Sound Elements and Their Effects and Directorial Style
The following is an analysis of the 1994 film Pulp Fiction written and directed by Quentin Tarantino.The analysis will cover areas of the film, such as Sound Effects/Musical Score and Directorial Style. A Q and A session.
Sound Effects/Musical Score
Q: How are visible and invisible sound used in the film?
A: The visible sound used in this film is the extensive dialogues between characters that illustrate the life of a small mob in Los Angeles California. The invisible sound used in film was the narration which made the movie as great as it was. As talked the viewer ...view middle of the document...
If the character is sad or happy, excited what ever the state of mind the scene portrays the music reflects that. A sad song, happy song or a real racy song very up beat.
Q: How would you describe your directorâ€™s style in this movie?
A: Tarantino has a unique style of directing which favors an unconventional approach. In "Pulp Fiction," he employed a non-linear technique. He often uses flashbacks and/or a chapter format to develop a plot. Tarantino's style has probably been the most imitated and influential of any director of this generation. His work distinctly couples graphic violence with extensive, narrative-like dialogue. His films require audiences to listen attentively to exchanges while giving them the luxury to simply sit back and absorb dazzling audio and visual theatrics. This multi-faceted approach makes Tarantino's work so compelling, he has the power to make the viewer laugh, gasp, gag, and yell in just one scene.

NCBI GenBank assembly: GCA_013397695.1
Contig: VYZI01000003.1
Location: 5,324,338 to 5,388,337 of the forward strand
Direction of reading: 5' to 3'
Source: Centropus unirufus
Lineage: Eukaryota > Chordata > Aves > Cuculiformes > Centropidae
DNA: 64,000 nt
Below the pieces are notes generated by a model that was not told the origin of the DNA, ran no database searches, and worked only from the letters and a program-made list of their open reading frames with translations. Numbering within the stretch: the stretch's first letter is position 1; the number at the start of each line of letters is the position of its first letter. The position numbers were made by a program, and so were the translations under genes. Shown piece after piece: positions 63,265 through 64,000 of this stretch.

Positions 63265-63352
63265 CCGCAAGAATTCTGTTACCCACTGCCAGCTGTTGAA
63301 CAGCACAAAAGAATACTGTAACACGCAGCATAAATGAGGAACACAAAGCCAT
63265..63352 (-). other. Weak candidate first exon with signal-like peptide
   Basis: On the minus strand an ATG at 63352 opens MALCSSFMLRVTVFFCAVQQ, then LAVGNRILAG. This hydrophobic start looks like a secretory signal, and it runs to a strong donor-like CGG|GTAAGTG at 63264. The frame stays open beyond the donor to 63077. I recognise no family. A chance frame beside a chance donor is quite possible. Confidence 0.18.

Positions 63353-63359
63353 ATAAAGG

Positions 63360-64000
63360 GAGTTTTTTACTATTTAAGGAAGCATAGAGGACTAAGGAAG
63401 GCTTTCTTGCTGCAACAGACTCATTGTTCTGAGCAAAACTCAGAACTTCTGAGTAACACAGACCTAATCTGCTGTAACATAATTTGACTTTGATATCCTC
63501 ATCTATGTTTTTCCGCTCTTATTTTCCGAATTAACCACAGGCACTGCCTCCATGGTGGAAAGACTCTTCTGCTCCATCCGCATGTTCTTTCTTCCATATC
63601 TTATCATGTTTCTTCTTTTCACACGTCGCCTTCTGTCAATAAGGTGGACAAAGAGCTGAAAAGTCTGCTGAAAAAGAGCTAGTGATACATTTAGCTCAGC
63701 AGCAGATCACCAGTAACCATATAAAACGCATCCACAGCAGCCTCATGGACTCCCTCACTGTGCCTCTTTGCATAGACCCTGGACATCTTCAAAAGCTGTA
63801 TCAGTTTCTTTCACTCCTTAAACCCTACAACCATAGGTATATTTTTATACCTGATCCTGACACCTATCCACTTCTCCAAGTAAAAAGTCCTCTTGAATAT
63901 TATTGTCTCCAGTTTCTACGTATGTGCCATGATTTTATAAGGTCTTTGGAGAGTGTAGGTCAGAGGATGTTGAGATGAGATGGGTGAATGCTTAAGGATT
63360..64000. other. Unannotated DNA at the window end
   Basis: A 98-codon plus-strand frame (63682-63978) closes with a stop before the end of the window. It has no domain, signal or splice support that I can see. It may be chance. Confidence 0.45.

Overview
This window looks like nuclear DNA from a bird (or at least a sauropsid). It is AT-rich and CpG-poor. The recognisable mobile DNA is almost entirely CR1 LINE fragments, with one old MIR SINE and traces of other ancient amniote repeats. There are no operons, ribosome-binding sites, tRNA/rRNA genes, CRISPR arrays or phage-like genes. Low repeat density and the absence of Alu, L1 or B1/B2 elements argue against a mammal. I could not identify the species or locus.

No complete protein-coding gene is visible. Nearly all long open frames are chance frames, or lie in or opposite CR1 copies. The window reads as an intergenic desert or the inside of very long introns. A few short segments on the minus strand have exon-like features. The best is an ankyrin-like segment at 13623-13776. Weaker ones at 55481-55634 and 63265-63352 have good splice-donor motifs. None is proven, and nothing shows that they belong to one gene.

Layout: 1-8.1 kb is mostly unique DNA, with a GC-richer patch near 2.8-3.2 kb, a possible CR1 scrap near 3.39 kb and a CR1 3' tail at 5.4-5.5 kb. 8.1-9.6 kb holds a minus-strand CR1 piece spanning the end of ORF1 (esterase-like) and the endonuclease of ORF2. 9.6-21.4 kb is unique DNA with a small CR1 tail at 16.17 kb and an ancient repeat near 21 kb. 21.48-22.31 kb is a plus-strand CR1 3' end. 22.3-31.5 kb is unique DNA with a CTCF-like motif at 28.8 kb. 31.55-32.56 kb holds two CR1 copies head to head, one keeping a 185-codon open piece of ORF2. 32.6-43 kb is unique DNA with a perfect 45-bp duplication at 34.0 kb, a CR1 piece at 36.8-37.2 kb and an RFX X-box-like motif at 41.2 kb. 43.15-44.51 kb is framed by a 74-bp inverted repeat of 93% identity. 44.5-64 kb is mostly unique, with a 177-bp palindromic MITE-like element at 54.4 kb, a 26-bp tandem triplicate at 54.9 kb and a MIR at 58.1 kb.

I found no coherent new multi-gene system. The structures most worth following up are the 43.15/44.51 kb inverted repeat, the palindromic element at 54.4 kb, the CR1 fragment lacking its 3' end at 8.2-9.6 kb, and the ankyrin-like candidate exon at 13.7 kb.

Q: What do you think is / are this directorâ€™s primary goal(s) in making this movie? Does this director achieve his or her goal(s)?
A: I think the primary goal(s) of the director (Quentin Tarantino) was not to tell the store in the usual way (linear storytelling) but to put his on twist on it and tell it the way he wanted to. The following is a quote that Quentin Tarantino made while on the Charlie Rose Show: â€œItâ€™s not so much I don't believe in it [linear storytelling], it's not the fact that I'm on this big crusade against linear storytelling ... but it's not the only game in town. If I had written Pulp Fiction as a novel ... you would never even remotely bring up the structure.... A novel can do that [non-linear storytelling], no problem. Novelists have always had just a complete freedom to pretty much tell their story any way they saw fit. And that's kind of what I'm trying to do. Now the thing is, for both novels and film, 75% of the stories you're going to tell will work better on a dramatically engaging basis to be told from a linear way. But there is that 25% out there that can be more resonant by telling it this [non-linear] way. And I think in the case of both Reservoir Dogs and Pulp Fiction, it gains a lot more resonance being told in this kinda, like, wild wayâ€.
---Quentin Tarantino, on "The Charlie Rose Show"...
And from viewing the film I do believe he has achieved his goal.
Q: What are the directorâ€™s strengths and weaknesses in making this movie?
A: The director...